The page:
Oil prices rose more than a dollar on Tuesday to a six-month high above $59 a barrel, boosted partly by a weaker dollar and gains on equity markets in Europe.
U.S. crude was up 68 cents a barrel at $59.18 a barrel by 1026 GMT (6:26 a.m. EDT). It earlier touched $59.68 a barrel, its highest since November last year and has risen nearly 20 percent this month.
London Brent crude was up 59 cents at $58.07 a barrel.
Oil is riding the coat-tails of the equity market bounce for now, largely ignoring the build-up in oil inventories, said Harry Tchilinguirian, senior oil analyst at BNP Paribas.
Weakness in oil fundamentals is reflected in elevated inventories, yet the market's price assessment appears to have brushed this aside.
The global economic downturn has hit demand for oil, which has created a massive supply overhang.
There is an estimated 100 million barrels of crude oil stored at sea on tankers. U.S. crude inventories are at their highest in 19 years.
But a rally in global equity markets in anticipation that the economic climate might improve has boosted oil despite its bearish supply/demand picture.
The dollar has also played a part.
The U.S. dollar is slightly weaker which could be spurring a bit of strength, said Tony Machacek at Bache Commodities Ltd.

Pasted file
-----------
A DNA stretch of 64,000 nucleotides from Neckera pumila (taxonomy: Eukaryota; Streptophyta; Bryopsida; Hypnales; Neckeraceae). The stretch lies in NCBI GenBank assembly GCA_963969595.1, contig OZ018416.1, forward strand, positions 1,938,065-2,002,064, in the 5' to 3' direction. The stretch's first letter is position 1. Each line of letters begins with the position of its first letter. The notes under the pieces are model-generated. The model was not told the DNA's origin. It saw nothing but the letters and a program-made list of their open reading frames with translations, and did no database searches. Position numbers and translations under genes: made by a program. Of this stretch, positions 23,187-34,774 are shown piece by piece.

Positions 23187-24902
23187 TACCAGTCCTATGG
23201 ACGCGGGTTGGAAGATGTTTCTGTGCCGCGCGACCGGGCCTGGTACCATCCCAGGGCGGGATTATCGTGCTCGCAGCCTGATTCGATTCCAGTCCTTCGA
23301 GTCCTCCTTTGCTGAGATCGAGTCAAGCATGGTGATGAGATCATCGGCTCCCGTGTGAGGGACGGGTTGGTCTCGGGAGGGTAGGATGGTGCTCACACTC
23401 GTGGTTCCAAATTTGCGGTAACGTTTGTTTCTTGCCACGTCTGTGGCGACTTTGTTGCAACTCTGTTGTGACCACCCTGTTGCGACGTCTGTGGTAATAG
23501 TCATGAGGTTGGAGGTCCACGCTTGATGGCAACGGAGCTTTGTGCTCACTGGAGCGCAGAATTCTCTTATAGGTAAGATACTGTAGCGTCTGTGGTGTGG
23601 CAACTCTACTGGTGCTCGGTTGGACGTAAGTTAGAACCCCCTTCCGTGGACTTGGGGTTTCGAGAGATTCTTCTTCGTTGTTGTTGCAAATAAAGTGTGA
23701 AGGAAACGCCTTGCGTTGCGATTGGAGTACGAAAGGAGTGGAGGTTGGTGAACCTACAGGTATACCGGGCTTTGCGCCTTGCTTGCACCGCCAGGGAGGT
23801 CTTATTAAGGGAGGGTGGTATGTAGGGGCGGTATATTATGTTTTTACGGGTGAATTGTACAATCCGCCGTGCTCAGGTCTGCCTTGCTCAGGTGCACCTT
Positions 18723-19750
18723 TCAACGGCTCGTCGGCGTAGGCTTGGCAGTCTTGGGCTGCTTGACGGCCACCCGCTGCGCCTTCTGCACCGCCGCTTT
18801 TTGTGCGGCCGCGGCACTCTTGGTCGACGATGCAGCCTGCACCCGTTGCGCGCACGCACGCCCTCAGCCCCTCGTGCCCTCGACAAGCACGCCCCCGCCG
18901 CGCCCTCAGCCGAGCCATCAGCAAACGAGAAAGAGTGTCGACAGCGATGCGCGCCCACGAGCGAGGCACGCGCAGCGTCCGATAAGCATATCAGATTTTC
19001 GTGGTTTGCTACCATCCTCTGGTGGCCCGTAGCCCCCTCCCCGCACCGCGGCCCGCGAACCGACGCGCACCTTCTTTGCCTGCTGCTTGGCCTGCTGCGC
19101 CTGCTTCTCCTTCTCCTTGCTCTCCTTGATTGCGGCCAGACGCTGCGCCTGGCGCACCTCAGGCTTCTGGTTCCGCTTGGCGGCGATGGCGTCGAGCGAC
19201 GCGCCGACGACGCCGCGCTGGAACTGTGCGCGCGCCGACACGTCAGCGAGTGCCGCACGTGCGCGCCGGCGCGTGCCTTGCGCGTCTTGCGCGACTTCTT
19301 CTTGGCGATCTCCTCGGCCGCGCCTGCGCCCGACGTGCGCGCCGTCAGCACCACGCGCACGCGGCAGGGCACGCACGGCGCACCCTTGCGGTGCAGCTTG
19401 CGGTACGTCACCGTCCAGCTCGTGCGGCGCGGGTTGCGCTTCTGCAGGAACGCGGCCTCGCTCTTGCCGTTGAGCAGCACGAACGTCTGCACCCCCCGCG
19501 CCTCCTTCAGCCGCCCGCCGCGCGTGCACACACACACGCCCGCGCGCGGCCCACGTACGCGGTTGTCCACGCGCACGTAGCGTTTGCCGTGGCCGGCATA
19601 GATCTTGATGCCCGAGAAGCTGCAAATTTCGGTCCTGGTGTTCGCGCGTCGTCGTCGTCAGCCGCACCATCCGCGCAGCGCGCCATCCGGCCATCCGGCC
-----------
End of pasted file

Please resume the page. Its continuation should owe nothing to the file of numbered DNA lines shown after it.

Oil, which is priced in dollars, tends to rise when the dollar falls.
The global downturn has pushed oil down from a record high above $147 a barrel hit in July to a low in December of $32.40.
Prices have rebounded this year.
U.S. crude is up more than 80 percent from a January low of $32.70 a barrel.
Crude oil demand in China, the world's second-largest energy user, provided support for prices with Chinese customs confirming on Tuesday that crude imports in April rose to reach the second-highest daily rate on record.
But the country's export data proved disappointing.
U.S. oil inventory data due on Wednesday is forecast to show a further rise in crude oil stocks.
U.S. crude stockpiles probably rose for the 10th straight time last week, up by 1.2 million barrels. Distillate stocks are likely to have risen by 1.1 million and gasoline stocks by 500,000 barrels, a preliminary Reuters poll showed.
(Reporting by Jane Merriman in London and Chua Baizhen, editing by Sue Thomas)